People in New Mexico and Colorado have been advocating for years for the Forest Service to protect areas important to wildlife habitat and movement in upcoming forest plans. These plans will serve as a guide for how our forests will be managed for the next 20 years. It’s critical that the public weigh in now with the Forest Service to speak up for protecting wildlife and wildlife corridors – your voice now will make a difference for decades to come. To comment, click here.
Learn more about the areas that must be created to protect wildlife for decades to come.
Rio Grande National Forest in Colorado
Spruce Hole / Osier / Toltec Special Interest Area
Big game use this 36,000 acre area to move back and forth from southern Colorado into northern New Mexico. It directly connects with the proposed San Antonio management area on the Carson National Forest in New Mexico. Protecting this important habitat is not only critical to the survival of elk, pronghorn and mule deer, it is key to the economic health of nearby local communities that depend on outdoor recreation industries.
Chama Basin Watershed Protection Special Interest Area
The 17,790 acre Chama Basin Watershed Special Interest Area encompasses the headwaters of the Rio Chama and is the drinking water source for the town of Chama. The area is rich in biological diversity and is the home to lynx, a federally protected threatened species in the United States. Mule deer use this area for summer range and then migrate south for the winter. Mule deer populations in the region have been decreasing, which makes protecting this area even more urgent. Numerous migratory birds also make their home here for many months of the year.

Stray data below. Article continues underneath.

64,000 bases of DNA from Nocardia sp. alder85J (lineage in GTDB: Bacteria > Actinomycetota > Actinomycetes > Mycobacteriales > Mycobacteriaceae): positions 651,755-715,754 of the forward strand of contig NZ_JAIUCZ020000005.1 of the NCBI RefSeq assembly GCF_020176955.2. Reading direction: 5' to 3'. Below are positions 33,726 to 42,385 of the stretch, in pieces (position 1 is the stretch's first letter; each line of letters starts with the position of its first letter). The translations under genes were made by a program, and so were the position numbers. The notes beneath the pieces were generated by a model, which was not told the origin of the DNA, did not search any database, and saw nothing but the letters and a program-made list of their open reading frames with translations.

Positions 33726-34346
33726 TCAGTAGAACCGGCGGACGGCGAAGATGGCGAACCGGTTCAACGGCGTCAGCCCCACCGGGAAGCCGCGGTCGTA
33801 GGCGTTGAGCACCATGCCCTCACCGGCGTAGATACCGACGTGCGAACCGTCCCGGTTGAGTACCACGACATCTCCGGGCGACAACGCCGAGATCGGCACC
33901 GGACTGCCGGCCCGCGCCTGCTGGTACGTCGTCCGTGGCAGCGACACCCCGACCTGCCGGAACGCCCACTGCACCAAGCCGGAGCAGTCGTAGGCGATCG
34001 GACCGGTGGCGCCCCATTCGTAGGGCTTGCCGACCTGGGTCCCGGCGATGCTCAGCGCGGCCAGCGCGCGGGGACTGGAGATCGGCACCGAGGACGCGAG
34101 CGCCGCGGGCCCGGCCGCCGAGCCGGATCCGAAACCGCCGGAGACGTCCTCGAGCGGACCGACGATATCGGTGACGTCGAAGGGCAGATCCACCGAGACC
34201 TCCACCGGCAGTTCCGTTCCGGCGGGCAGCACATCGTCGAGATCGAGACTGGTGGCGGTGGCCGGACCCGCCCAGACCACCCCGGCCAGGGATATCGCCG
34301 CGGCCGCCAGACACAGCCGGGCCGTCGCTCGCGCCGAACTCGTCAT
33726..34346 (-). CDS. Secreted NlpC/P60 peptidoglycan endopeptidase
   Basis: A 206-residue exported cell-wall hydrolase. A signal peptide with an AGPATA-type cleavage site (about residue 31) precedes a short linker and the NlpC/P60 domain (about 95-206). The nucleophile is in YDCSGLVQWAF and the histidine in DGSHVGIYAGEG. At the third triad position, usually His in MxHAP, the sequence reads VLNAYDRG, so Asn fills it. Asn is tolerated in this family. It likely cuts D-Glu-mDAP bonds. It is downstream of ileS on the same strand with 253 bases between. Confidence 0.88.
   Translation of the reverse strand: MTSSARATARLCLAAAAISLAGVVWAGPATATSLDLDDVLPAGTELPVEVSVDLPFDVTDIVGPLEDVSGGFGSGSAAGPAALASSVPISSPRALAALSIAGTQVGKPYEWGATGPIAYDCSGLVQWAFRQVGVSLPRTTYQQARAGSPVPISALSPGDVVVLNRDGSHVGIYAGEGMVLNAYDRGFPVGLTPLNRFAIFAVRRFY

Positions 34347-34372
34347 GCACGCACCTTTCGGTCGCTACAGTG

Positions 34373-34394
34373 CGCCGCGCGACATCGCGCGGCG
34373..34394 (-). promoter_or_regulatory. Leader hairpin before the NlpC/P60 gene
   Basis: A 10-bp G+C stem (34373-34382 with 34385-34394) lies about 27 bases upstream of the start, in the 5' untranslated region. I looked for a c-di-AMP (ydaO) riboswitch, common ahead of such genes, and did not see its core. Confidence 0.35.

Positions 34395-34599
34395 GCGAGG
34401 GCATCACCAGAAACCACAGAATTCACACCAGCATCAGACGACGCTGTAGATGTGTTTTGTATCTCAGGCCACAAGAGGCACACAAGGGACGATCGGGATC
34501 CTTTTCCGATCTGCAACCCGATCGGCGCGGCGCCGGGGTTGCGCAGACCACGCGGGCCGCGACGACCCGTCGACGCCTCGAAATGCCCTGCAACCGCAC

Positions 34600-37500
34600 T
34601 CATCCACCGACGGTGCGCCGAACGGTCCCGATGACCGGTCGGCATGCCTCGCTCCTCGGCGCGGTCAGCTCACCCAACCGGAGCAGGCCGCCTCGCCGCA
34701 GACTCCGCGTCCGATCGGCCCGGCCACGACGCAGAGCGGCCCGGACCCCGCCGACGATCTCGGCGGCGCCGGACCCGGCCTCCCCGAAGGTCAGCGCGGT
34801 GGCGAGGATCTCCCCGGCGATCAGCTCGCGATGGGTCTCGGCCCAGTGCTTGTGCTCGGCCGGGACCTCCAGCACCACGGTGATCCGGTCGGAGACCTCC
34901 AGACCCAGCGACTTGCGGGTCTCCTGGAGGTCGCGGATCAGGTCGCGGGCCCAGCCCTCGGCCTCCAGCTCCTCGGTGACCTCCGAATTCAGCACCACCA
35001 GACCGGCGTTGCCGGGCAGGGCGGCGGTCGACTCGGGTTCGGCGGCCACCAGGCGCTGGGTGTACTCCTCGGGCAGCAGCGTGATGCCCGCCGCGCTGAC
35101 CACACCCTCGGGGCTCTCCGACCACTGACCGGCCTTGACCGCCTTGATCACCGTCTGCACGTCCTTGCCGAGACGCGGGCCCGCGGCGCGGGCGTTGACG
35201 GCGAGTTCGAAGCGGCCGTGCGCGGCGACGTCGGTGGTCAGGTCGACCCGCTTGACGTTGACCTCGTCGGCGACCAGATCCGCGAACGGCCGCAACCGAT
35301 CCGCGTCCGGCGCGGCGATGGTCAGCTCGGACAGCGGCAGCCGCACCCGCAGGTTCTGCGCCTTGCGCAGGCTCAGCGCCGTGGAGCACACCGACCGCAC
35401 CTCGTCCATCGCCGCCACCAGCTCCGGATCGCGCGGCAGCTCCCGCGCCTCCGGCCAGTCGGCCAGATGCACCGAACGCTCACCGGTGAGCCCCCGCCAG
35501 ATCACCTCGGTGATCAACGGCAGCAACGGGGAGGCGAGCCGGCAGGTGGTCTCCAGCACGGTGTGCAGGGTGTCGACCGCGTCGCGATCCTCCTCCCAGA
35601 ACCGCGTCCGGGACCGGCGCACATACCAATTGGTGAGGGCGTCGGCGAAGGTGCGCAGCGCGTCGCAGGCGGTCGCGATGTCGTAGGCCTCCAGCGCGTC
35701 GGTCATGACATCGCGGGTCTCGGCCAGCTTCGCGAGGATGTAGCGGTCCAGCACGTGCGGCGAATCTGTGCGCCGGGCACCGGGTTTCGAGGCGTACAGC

Unfortunately, the Rio Grande National Forest plan failed to establish protections for these special areas.
Take action for wildlife on the move in the Rio Grande National Forest.
Carson National Forest in New Mexico
Valle Vidal Special Management Area
The Vallle Vidal (“Valley of Life”) Management Area stretches over 100,000 acres of rolling grassland surrounded by conifers, bristlecone pines and aspen stands. Protecting this area from new road building and other development will preserve important wildlife corridors, including migration routes used by elk to reach calving grounds in the Valle Vidal. The area is home to one of New Mexico’s largest elk herds.
San Antonio Management Area
The San Antonio Management Area is comprised of 148,000 acres of rolling grassland surrounded by conifers, ponderosa pines and aspen stands. This area connects to the Spruce Hole area in Colorado and is adjacent to the Rio Grande del Norte National Monument. This entire region contains important migration corridors for mule deer and pronghorn. It is also an important area for wintering and calving elk herds.
Take action for wildlife on the move in the Carson National Forest.
Santa Fe National Forest in New Mexico
Caja del Rio Management Area
Bordering Bandelier National Monument and connecting various western mountain ranges, the Caja del Rio Wildlife and Cultural Interpretive Management Area is a place of profound cultural and historical significance. It contains ancestral homes of modern Pueblo communities and the remains of historic trails, such as the Camino Real del Tierra Adentro trade route. Humans aren’t the only ones to have traversed this landscape for millennia. Numerous wildlife corridors cross this land. As one of the most ecologically rich habitats in North America, the proposed Caja del Rio area connects to a mosaic of federal, state and tribal lands. By conserving the Caja del Rio, we protect important habitat for migration to all of these areas. The Caja del Rio is home to herds of mule deer and elk. Black bears, cougars, western burrowing owls and golden eagles also make their home in this area.
Take action for wildlife on the move in the Santa Fe National Forest.